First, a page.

One of the great parts of Dartmouth is the opportunities for research. Though Dartmouth is a small liberal arts college, students still have access to research resources in all different disciplines and different forms.  Whether it’s your first year or your last year, you can do research. Whether it’s working in an off-campus lab at Dartmouth Hitchcock Medical Center or assisting a professor on their academic research or working closely with a faculty member to develop your own project, it is possible to do research throughout your time at Dartmouth. If you seek out the opportunities and want to get involved, you can!

Here are  two ways I’ve participated in research at Dartmouth.

1. WISP- Women in Science Project (http://www.dartmouth.edu/~wisp/): This program allows freshmen and sophomore women students interested in Math, Sciences, and Engineering to work on research projects as a paid internship for two quarters. At the end of the internship, students present at a symposium. The program also provides mentoring and additional academic resources to help students succeed in these fields. As a pre-engineering student freshmen year, this program was a dream. I worked at CRREL (Cold Regions Research Engineering Lab) on a snow modeling project in the Northeast. It allowed me to gain hands on experience and develop important academic skills. How many first year college students can say that they had a research opportunity?…Dartmouth students can.

2. Thesis Research- My love for research and more academic engagement in a specific topic area is culminating this year through my senior thesis in the Anthropology department. My project (Race and Socioeconomic Class in Dartmouth Off-Campus programs) allows me to work closely with a faculty advisor, Dartmouth administrators, alumni, and current students. I am loving my work and excited for completing my project this Spring. During my winter off-term exactly a year ago, I was collecting my thoughts and proposing ideas to my potential faculty advisor. After narrowing down my interest, I did an Independent Study (many students do an Independent Study to further engage in a topic of great interest to them) last Spring which allowed me to delve deeper into the subject and gain a better understanding of the thesis process. Since then, research has gone well and I’ve felt very well supported by department faculty members and external resources.

Other Resources you should be aware of:

Dartmouth Undergraduate Research-  http://www.dartmouth.edu/~ugar/undergrad/ - For all things about research procedures, grants, and funding!

First Year Research In Engineering Programhttp://engineering.dartmouth.edu/academics/undergraduate/ab/first-year-research/ 

The John Sloan Dickey Center- http://dickey.dartmouth.edu/global-engagement/funding-opportunities

You Can do it

The Nelson Rockefeller Center for Public Policy- http://rockefeller.dartmouth.edu/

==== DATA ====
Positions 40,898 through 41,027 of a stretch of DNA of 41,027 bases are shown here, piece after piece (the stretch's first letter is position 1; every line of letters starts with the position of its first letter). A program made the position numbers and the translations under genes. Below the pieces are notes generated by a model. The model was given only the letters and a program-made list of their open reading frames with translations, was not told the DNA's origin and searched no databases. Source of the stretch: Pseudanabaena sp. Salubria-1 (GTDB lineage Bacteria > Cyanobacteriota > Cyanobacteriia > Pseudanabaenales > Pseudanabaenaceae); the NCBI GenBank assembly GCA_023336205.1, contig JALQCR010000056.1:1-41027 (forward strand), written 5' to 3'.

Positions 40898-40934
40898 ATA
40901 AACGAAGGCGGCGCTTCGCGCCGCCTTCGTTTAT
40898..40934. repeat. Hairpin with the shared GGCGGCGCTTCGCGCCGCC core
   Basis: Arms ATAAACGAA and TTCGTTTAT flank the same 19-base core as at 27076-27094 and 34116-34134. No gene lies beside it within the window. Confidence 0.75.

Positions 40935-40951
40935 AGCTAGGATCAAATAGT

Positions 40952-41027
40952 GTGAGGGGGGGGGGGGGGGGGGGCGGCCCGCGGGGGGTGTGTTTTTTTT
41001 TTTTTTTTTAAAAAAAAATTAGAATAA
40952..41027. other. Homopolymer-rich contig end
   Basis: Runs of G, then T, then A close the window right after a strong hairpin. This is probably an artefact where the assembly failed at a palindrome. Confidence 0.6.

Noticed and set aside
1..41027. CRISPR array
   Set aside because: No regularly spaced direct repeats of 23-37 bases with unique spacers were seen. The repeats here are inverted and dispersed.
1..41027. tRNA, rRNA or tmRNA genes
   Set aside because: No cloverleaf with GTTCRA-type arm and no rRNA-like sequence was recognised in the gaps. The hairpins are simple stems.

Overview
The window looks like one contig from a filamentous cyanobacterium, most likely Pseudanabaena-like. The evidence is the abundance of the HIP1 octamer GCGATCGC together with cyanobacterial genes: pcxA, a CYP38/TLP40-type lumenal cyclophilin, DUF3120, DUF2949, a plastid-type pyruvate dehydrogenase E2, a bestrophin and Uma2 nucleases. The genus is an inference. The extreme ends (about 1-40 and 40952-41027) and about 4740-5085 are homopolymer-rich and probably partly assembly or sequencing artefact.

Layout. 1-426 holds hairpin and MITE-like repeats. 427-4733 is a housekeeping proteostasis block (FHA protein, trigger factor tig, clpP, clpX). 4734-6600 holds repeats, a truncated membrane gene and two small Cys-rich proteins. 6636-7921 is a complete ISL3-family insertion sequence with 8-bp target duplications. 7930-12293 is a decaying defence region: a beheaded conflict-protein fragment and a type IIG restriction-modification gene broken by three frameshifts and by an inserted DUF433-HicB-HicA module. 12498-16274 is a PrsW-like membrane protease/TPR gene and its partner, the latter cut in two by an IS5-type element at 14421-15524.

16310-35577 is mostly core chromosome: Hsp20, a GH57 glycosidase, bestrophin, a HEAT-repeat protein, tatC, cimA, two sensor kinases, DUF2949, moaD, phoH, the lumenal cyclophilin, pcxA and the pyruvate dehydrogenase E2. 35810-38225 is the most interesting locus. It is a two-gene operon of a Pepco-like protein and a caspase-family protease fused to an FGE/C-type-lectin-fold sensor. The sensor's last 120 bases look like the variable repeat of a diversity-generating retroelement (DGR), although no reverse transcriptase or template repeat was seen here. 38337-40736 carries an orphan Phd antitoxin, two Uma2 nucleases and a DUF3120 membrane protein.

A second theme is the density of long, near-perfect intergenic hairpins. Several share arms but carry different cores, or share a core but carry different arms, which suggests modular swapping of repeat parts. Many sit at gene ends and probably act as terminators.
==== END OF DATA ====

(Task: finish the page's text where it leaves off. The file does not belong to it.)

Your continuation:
Here are some links to get your exploration started, but remember if you don’t know where to start ask a professor in the field you are interested in. If they don’t have any student opportunities in their research, they typically know somebody who does. Don’t be afraid to ask. For you, here at Dartmouth- Research is possible. 

Til next time,

D-Moore

Feb 022015
 

It’s currently snowing. Oh, snow, you….

Usually, I’m really put off by snow during the winter, but to my surprise I am extremely excited that we’re able to get a couple of inches right before Winter Carnival!

What’s that you ask? We have a carnival during the winters? Yeah, we do! 

Dartmouth has a big celebratory weekend every term (Fall, Winter, Spring, and Summer). It’s usually a time for joy and laughter and all the good wholesome festivities one can imagine.

One of my personal favorites is the Winter Carnival Snow Sculpture.

That’s right, current undergraduate students join together with engineering students at Thayer to construct a huge snow sculpture relating to each year’s different theme. The sculpture is not unveiled until the beginning of Winter Carnival, so I am anxiously awaiting its reveal as I type this.

Last year’s sculpture was Game of Thrones themed.

12353561554_951029774b_c.jpg

Epic.

Dartmouth students get pretty creative with these sculptures. My freshman year, it was a cupcake. My favorite was created when I wasn’t here. It’s a CASTLE. That’s right, a castle.

wa.exe

Needless to say, the more snow falls, the bigger and better sculpture we have. With this year’s theme being “Superheroes and Villains”, I’m hoping for something big and awesome.

 

Jan 312015
 

Let me be the first one to tell all you Prospective and Early Decision students that college is HARDER than high school. No, but seriously, it’s hard. You will no longer be able to do your spanish homework in the hallways on your way to class or skip studying for exam because you think you paid enough attention in class. NEWSFLASH: everyone studies here and most people actually enjoy it and go above and beyond what is required of a course (they’re still considered overachievers, so no worries there).

Dartmouth, for me and for a lot of students who are here, was definitely a transition. On top of going to class for 9-11 hours a week, you have extracurriculars, homework, personal time, meals, friends, and distractions around every corner. My biggest advice is to establish good study habits and stay on top of your reading from the get-go.

If you don’t know how to or want help figuring your life out, Dartmouth has lots of organizations, people and departments that were built to help you succeed! So let’s run down some of the more important ones!